June 11, 2014

Cantor’s loss should be a wake-up call for politicians

Eric Cantor thought he was a shoo-in to become the next speaker of the U.S. House of Representatives, when John Boehner eventually steps down. Instead, on Tuesday be became the first U.S. House majority leader in history to be defeated in his own party’s primary.

David Brat, a libertarian economics professor at Randolph-Macon College, crushed Cantor in a 56 percent to 44 percent landslide to win the Republican nomination for Virginia’s 7th Congressional District. The results shocked the media, the Washington political establishment and possibly Brat himself. Going into Tuesday, not only did polls show Cantor winning but winning by a very comfortable margin.

So what happened?

Brat, who spent about $200,000 in the campaign to Cantor’s $5 million, hammered Cantor on immigration reform, an issue that Cantor seemed to support in Washington and oppose back home in Virginia.

A new survey by the liberal Brookings Institution found that a solid majority of Americans, including Republicans and self-described tea party supporters, favor some type of reform that would allow at least some illegal immigrants currently residing in the United States to gain legal status. But while support for immigration reform may be widespread, it isn’t very strong, even among Hispanics.

Among those who support immigration reform, few rank it a high priority and even fewer said it should be the top priority. By contrast, those who oppose legalization and support greater deportation of illegal immigrants say it is a high priority for them. The survey found that those who oppose immigration reform are more likely to vote than those who support it. And it found that those who oppose immigration reform are more likely to be Republican.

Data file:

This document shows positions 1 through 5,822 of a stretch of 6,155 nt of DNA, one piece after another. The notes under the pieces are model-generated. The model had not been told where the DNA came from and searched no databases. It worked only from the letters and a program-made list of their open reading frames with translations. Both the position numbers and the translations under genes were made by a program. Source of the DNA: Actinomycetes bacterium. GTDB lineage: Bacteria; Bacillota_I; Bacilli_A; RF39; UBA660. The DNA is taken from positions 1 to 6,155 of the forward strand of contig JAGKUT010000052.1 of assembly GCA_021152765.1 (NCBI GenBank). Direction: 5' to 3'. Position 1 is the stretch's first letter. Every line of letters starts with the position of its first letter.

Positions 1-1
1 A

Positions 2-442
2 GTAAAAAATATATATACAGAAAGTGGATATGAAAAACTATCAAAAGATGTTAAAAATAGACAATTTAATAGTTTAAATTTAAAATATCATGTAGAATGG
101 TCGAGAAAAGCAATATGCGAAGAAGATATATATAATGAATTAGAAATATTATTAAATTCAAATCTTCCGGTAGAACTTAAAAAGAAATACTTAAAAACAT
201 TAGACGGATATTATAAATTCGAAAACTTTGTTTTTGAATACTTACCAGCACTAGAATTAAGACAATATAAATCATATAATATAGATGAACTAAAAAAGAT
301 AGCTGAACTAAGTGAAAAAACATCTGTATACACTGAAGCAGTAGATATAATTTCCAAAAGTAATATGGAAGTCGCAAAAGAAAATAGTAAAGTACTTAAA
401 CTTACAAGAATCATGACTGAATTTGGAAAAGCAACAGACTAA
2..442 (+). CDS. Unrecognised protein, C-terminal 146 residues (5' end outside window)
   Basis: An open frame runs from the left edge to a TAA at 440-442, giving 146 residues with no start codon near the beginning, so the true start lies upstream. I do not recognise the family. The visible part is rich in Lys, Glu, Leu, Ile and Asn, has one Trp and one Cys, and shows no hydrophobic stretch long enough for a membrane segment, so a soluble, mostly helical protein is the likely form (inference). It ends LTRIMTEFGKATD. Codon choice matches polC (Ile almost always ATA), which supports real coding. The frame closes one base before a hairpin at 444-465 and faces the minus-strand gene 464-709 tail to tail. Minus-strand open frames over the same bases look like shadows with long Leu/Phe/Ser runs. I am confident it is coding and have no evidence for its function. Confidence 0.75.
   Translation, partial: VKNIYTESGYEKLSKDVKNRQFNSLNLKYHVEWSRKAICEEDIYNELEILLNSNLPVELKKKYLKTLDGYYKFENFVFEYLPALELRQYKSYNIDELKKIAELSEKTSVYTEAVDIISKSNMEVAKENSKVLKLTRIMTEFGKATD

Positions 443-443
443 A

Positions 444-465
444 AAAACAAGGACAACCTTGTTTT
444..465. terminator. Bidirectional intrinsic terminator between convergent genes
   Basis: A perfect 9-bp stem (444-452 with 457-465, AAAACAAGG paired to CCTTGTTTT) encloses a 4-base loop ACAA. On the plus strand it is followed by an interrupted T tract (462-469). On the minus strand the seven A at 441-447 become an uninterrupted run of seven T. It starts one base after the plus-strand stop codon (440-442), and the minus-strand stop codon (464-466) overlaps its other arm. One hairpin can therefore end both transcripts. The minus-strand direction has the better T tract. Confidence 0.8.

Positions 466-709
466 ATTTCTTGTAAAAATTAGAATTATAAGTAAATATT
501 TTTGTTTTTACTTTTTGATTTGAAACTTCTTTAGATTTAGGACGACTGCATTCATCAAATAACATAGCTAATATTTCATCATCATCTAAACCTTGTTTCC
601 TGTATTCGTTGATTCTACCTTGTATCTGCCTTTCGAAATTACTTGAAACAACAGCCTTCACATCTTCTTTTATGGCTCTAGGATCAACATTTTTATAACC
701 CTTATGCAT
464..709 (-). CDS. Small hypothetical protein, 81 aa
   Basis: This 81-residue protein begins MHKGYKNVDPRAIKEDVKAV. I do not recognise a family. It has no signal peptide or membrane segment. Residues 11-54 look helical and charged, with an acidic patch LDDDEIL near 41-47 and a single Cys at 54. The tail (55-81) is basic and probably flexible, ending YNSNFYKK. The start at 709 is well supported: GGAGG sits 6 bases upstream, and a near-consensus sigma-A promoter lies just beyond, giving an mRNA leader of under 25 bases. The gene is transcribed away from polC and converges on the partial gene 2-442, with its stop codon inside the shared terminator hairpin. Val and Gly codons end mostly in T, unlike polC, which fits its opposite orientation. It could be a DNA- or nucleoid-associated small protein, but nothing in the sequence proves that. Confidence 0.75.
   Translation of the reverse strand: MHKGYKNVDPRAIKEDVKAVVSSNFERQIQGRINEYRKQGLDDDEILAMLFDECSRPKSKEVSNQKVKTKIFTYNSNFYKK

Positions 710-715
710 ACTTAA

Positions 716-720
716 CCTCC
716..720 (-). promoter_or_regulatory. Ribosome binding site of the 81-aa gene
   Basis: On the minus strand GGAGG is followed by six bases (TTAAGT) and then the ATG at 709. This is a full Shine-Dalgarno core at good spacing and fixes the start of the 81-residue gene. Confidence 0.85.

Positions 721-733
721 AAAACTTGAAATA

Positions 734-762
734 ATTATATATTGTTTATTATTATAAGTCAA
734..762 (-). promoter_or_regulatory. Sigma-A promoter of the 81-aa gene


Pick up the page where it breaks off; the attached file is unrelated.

In short, Brat found an issue that Cantor was vulnerable on and hammered him on it.

He also hammered Cantor on his ties to Big Business and big lobbyists, the people Cantor raised all that money from.

And that attack touched on Cantor’s greatest weakness. According to several political pundits, as Cantor rose to greater positions of power in the House of Representatives, his constituent service began to suffer. He and his office didn’t do the basic things that local voters expected them to.

As conservative pundit Erick Erickson wrote, “Cantor lost his race because he was running for Speaker of the House of Representatives while his constituents wanted a congressman. The tea party and conservatives capitalized on that with built-up distrust over Cantor’s other promises and made a convincing case Cantor could not be trusted on immigration either.”

For all politicians, Cantor’s loss should serve as a warning against arrogance and against taking voters for granted.

And for Republicans, it should serve as a warning about their ties to Big Business. Being pro-free market and pro-business are two different things. Doling out tax credits and subsidized loans and other subsidies doesn’t encourage free enterprise. Republicans have to decide which master they serve, the voters who elect them or the people who fund their campaigns.

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